As usual, the poor old, neutered Labour Party was the last to hear of Tony Blair's wheeze of inviting the appointed Iraqi prime minister and former Ba'athist, Iyad Allawi, to be the "fraternal guest speaker" at the party's autumn conference. I blame myself for not paying attention at the latest meeting of Labour's National Executive Committee in July. Perhaps it was the distant prospect of sandwiches - or hearing the latest hot news from the party's internet "big conversation", where "conversation" on the Iraq war is strictly off-limits. According to my more studious colleague Ann Black, the guest speaker decision was apparently "deferred".
We should have smelled a rat. The decision had obviously been "referred" to 10 Downing Street, whose occupant increasingly appears to regard the Labour Party as his personal property.
I learned the news from a former minister who, after reading about it in the Sunday Times, called me in high dudgeon, wondering when the NEC had made its decision. As there was no answer to that, and as previous "fraternal guest speakers" had included Nelson Mandela and Bill Clinton (before whom I had witnessed hard nosed left-wing women wilt), I wondered if the Sunday Times was up to silly-season tricks.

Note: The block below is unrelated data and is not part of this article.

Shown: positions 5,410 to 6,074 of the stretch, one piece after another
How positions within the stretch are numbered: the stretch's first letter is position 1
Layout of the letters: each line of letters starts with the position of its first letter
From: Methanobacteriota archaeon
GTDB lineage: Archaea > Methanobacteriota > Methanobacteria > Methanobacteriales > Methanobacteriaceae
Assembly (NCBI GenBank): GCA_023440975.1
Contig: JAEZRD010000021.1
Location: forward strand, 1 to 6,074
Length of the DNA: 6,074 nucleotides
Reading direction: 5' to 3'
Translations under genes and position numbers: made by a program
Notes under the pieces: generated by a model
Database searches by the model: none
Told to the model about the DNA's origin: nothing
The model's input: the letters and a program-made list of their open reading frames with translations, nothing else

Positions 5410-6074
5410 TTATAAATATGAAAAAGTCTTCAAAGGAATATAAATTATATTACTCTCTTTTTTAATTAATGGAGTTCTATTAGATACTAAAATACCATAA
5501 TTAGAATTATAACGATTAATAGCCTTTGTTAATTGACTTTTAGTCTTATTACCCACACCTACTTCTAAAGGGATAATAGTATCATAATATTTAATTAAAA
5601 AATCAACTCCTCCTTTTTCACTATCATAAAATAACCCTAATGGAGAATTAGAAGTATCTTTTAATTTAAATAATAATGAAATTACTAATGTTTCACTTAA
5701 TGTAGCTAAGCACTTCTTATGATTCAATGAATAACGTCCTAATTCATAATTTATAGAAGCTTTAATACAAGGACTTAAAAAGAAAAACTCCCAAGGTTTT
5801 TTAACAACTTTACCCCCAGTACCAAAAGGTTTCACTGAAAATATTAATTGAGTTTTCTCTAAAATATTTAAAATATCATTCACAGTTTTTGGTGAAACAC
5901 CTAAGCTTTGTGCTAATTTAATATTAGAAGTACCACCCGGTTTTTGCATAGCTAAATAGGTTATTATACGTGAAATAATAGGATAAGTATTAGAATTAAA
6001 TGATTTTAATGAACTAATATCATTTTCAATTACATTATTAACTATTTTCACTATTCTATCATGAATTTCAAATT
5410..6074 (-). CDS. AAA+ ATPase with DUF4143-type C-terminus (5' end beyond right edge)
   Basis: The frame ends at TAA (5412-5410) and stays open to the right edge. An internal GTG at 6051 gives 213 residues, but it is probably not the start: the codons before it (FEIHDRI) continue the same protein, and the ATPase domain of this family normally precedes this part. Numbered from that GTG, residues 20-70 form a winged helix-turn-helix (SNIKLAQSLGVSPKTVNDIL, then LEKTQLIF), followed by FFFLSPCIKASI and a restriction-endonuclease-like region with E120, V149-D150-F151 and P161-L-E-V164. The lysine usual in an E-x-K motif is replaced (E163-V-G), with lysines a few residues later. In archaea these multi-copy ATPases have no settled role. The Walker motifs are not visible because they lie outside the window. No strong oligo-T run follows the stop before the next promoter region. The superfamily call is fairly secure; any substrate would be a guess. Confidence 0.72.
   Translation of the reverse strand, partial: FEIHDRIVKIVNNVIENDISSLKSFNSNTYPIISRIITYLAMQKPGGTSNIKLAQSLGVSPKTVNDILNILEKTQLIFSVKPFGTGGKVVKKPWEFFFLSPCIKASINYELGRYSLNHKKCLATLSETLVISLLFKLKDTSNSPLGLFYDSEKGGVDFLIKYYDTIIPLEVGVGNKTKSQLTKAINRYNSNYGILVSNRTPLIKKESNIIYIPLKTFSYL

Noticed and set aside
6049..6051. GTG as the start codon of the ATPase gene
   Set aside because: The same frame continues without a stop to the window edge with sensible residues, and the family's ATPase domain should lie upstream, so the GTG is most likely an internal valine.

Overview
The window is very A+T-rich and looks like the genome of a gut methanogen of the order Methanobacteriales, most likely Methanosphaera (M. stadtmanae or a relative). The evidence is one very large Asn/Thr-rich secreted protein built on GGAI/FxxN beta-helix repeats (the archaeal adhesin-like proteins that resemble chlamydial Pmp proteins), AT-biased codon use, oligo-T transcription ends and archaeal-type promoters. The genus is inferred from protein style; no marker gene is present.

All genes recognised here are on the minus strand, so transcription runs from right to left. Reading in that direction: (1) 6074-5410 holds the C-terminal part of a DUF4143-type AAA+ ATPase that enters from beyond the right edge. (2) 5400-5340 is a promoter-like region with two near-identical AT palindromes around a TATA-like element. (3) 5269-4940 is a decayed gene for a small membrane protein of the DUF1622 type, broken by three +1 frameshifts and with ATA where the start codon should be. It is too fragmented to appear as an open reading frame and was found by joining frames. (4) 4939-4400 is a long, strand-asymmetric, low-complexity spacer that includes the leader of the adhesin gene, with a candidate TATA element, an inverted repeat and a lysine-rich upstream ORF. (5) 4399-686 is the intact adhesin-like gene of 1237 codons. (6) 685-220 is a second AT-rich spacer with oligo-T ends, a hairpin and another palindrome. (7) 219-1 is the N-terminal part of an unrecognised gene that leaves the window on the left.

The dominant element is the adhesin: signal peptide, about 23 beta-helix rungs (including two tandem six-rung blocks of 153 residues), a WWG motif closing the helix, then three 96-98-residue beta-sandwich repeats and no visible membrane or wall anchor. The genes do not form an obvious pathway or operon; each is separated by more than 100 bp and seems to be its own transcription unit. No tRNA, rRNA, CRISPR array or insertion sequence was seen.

But Allawi was indeed a serious contender, a vulgar attempt to help justify a war with which few in the party agreed. Allawi is appointed, not elected, thus breaking a long-standing Labour convention. He could be excused his Ba'athist past because he fled Iraq in 1976, and was later attacked at his home in Twickenham by secret agents wielding axes and knives. But the new tough guy has pressed many of his old Ba'athist police enemies back into service, and created a nucleus for a return of the secret police: the General Security Directorate. Newsweek, on 26 July, reported that Allawi had recently ordered the execution of two Iraqi insurgents, had personally shot seven suspects in a Baghdad police station, and had hacked the hand from another with an axe. Allawi denied the stories but there is no doubt about his clampdown on al-Jazeera and on journalists reporting from Najaf.
My personal threat to walk out became, in the media, a "threat of a mass walk-out", and the promised demonstration of a handful of Labour CND members became a "threat of mass demonstrations". They did the trick. Downing Street backtracked - and now we can perhaps get around to inviting someone else. How about Hugo Chavez from Venezuela or Senator Edward Kennedy? They do have the advantage of having been elected.
Mark Seddon is an elected member of Labour's National Executive Committee